Top executives quit French gaming giant Ubisoft in sexual harassment probe
A number of senior staff have stepped down at French video game company Ubisoft as it conducts an internal investigation into sexual harassment claims.
Three top executives, including Serge Hascoet, chief creative officer, head of human resources Cécile Cornet and Canadian branch managing director Yannis Mallat left their posts, according to a statement released on Sunday.
The probe and resignations come as a number of current and former employees posted sexual harassment and predatory behaviour stories on social media.
"Ubisoft has fallen short in its obligation to guarantee a safe and inclusive workplace environment for its employees," said Yves Guillemot, CEO and co-founder of the company that has published popular game series such as Assassin’s Creed and Far Cry.
Ubisoft Axes 3 Top Executives After Widespread Claims Of Sexual Harassment And Misconduct https://t.co/m6yz9ppgOQ— Glitchcraft 🦋 (@Glitchcraft1) July 12, 2020
"This is unacceptable, as toxic behaviours are in direct contrast to values on which I have never compromised – and never will," he said.
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Guillemot will be temporarily taking over Hascoet’s role while stating that Ubisoft will be "committed to implementing profound changes.”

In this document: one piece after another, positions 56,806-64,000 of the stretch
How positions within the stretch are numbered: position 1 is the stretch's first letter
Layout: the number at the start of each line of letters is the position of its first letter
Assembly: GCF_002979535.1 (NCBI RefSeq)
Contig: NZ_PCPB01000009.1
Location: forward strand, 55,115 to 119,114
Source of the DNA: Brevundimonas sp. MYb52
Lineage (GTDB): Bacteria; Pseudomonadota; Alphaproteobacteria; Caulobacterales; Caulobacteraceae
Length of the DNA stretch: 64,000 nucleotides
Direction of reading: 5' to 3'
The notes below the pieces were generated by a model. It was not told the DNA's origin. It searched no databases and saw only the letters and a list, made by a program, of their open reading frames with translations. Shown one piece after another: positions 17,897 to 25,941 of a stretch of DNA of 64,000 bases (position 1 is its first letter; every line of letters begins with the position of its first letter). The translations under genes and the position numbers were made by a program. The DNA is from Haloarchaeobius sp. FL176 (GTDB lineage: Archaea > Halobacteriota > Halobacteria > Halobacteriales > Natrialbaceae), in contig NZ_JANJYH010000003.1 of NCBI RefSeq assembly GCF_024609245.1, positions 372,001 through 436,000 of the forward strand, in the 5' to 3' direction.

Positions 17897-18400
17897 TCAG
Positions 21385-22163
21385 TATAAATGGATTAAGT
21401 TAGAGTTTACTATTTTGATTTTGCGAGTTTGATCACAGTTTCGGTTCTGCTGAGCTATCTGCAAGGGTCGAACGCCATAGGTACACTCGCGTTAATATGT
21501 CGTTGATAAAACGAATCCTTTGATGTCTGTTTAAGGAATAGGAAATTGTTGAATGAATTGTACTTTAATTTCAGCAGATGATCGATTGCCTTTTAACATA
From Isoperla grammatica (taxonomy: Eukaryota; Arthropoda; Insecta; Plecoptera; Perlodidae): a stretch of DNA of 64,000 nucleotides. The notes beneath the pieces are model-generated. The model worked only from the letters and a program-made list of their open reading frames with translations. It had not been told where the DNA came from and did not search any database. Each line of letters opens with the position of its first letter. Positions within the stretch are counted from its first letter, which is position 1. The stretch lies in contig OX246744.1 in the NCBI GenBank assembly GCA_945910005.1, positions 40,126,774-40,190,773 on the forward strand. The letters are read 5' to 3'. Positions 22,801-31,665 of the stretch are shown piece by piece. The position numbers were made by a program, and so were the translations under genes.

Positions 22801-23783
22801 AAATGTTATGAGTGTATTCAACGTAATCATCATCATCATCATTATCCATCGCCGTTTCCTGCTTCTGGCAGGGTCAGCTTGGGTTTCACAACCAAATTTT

Sexual harassment on a global scale
Ubisoft has a total of 18,000 employees worldwide, including 22 percent women.
Anonymous stories by employees and former employees being mistreated were posted on Twitter at the end of June, primarily about executives in Toronto and Montreal, but other employees in studios in Brazil, Bulgaria and the United States, also posted their stories, some of which were several years old.
The news from Ubisoft this week is a shock, and it isn't. I worked at Ubi Montreal 20 years ago, not realizing at the time how much I could and should expect better. #Ubisoft #harassment pic.twitter.com/LXQH1tuP6O— Rachel Potvin (@PotvinRachel) June 28, 2020
Video game industry sexual harassment was initially brought to light during the “gamergate” controversy in 2014, where those who criticised the way women were portrayed in a number of violent video games received rape and death threats, pushing the industry to look inward to reform itself.
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